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Let’s just start by acknowledging that being an elder is much more than being on a board.  It’s shepherding the flock, according to Acts 20:28-29.

Now that we have that out of the way, we have to talk about what exactly it means to shepherd the flock.

Yes, elders must shepherd.  It’s their job description from the link above.  But all of us have some responsibility to shepherd others.  The older must teach the younger (Titus 2:3-4).  Both men and women must partake in shepherding.

So often those who have the responsibility to take care of those who are less mature (which in reality is all Christians) have a mindset that if we get people in the doors, they will become mature simply through osmosis.

It’s not true, though.  Shepherding has many different facets.  In this article, we will look at some of the main ones.


“He who gives answers before he hears, it is folly and shame to him” (Proverbs 18:13).


Photo credit: The Candid Street / Foter / CC BY

This is probably the most important one.  If you don’t know what is going on with people, you cannot shepherd them.

Note:  Listening is more than planning what you are going to say while they are talking.  When they are baring their soul to you, don’t judge them – at least not immediately.  Acknowledge how they feel, even if their feelings are sinful.  If they are rejected the second they tell you something private and maybe embarrassing, they will not listen to what you have to say.

Once you have established that you understand how they feel, then, and only then, give the right advice.


Whenever there is conflict, it is because sin is involved somehow.  Either the person who is sharing about their life has been hurt by a sin or else they themselves are participating in the sin.

The sin might be something abstract like pride or greed.  Even if they haven’t acted on it, their emotions are probably affected by a sin they don’t recognize.

So what are we supposed to do –

2 Timothy 3:16 says that the word of God is useful for correction.  It’s our duty to tell people when they are in sin (the negative).  It’s also our duty to tell people what they should do instead of the sin (the positive).

Now, believe me, there is a right and a wrong way to confront people.  It’s a give and take.  You don’t tear people down until they are a pile of mush on the ground.  But you also shouldn’t be so light in your speech that they don’t at all feel the weight of their sin.  Constantly gauge their reactions to your words and adjust accordingly.

Be Appropriate

An older man should not privately counsel a young, single woman, okay?  That’s just unsafe.  Even if nothing happens between them, people’s reputations are at stake and gossips don’t usually take it into consideration.

Now, there are obviously exceptions, like emergencies.  But they should be few and far between.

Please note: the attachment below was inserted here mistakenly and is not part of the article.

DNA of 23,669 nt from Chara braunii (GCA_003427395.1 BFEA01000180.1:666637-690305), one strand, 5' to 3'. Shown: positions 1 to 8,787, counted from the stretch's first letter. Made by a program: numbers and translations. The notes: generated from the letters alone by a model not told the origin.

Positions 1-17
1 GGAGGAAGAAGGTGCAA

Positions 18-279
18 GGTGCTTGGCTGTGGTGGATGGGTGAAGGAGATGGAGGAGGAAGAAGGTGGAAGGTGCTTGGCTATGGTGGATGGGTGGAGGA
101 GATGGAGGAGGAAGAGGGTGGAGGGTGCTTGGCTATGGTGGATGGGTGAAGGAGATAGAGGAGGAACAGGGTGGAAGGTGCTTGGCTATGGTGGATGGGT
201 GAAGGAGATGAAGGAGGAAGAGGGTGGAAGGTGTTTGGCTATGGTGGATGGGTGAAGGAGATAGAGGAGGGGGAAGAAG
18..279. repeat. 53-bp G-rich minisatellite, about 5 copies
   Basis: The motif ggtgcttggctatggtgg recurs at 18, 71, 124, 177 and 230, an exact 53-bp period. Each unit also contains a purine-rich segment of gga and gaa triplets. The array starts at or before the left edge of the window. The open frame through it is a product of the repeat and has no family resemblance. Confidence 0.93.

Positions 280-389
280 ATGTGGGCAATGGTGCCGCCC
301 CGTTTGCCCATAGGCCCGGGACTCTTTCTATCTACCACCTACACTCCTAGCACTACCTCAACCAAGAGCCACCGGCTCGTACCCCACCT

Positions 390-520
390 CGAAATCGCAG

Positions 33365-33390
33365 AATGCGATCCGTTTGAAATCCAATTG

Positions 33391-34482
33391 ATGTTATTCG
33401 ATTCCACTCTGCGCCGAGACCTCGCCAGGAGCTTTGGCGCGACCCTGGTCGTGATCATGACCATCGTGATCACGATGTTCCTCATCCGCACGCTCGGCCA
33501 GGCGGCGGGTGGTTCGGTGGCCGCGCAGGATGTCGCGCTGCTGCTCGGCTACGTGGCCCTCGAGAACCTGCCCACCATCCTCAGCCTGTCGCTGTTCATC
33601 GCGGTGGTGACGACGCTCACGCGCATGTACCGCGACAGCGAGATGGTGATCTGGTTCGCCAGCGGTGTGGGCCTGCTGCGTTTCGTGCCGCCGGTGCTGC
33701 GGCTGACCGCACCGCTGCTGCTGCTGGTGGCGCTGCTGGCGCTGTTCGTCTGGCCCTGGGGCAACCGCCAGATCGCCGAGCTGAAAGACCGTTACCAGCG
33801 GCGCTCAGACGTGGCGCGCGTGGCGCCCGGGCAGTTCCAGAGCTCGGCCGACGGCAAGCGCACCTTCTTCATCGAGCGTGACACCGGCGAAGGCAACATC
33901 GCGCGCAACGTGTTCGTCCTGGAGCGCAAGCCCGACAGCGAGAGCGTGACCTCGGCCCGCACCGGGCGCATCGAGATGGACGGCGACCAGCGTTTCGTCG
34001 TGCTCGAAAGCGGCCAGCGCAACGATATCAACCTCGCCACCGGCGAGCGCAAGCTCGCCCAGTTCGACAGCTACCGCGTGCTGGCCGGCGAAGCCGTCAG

Photo credit: Tobyotter / Foter / CC BY

Build Your Relationship

No one will open up to you for real, if you do not have a relationship of trust built between the two of you.

This means you have to spend time with them.  The flock needs to go to barbecues with you, watch the game with you, and (am I allowed to say it?) share a drink with you.

You have to be friends.  And you have to be intentional about this.

Yes, there has to be a level of respect similar to that of a father/mother and a child, or maybe even just an older brother/sister to a younger brother/sister.  But the relationship cannot be cold like a boss to an employee or an officer to a soldier.


How can someone become mature without learning what maturity is?  They can’t.  Obviously.


Photo credit: M Disdero / Foter / CC BY-SA

So you need to teach them what the Scriptures say.  You have to give them a solid foundation in their faith and in their life.

By the way, this includes teaching against what is falsely preached all over the world.

A really good resource is called The First Principles put out by BILD, Intl.

For those who have a passion for leadership (which you should be encouraging in everyone anyway), you should develop them with resources like The Antioch School of Church Planting and Leadership Development, which is also put out by BILD, Intl.

One warning – James 3:1 tells us to be careful if we teach other people.  We will be held to a higher standard by God.

Don’t let this deter you from the good work of shepherding.  Just be sure you are accurate in what you teach.


Shepherding is intimately involved in planting new churches and establishing existing ones.  We have to protect the flock by bringing people to maturity through listening, confronting, being appropriate, building your relationship with them, and teaching them.

It is hard work, but it is worth it.  If we do it well, the Chief Shepherd will be pleased (1 Peter 5:1-4).

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